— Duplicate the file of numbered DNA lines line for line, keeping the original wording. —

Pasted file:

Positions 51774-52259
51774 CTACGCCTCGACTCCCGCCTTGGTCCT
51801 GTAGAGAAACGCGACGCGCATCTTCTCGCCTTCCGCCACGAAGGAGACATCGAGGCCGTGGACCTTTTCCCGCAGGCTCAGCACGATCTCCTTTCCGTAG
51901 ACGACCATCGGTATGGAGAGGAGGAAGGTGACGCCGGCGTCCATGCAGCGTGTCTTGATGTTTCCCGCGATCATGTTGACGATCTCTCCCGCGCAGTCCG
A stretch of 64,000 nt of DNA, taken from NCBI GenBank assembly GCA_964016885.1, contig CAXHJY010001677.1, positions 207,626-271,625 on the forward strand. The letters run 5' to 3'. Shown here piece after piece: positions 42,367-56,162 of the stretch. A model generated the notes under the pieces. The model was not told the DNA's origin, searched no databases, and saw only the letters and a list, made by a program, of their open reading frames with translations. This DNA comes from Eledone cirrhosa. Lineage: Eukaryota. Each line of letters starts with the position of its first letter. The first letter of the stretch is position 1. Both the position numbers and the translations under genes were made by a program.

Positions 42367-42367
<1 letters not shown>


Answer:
Positions 51774-52259
51774 CTACGCCTCGACTCCCGCCTTGGTCCT
51801 GTAGAGAAACGCGACGCGCATCTTCTCGCCTTCCGCCACGAAGGAGACATCGAGGCCGTGGACCTTTTCCCGCAGGCTCAGCACGATCTCCTTTCCGTAG
51901 ACGACCATCGGTATGGAGAGGAGGAAGGTGACGCCGGCGTCCATGCAGCGTGTCTTGATGTTTCCCGCGATCATGTTGACGATCTCTCCCGCGCAGTCCG
A stretch of 64,000 nt of DNA, taken from NCBI GenBank assembly GCA_964016885.1, contig CAXHJY010001677.1, positions 207,626-271,625 on the forward strand. The letters run 5' to 3'. Shown here piece after piece: positions 42,367-56,162 of the stretch. A model generated the notes under the pieces. The model was not told the DNA's origin, searched no databases, and saw only the letters and a list, made by a program, of their open reading frames with translations. This DNA comes from Eledone cirrhosa. Lineage: Eukaryota. Each line of letters starts with the position of its first letter. The first letter of the stretch is position 1. Both the position numbers and the translations under genes were made by a program.

Positions 42367-42367
<1 letters not shown>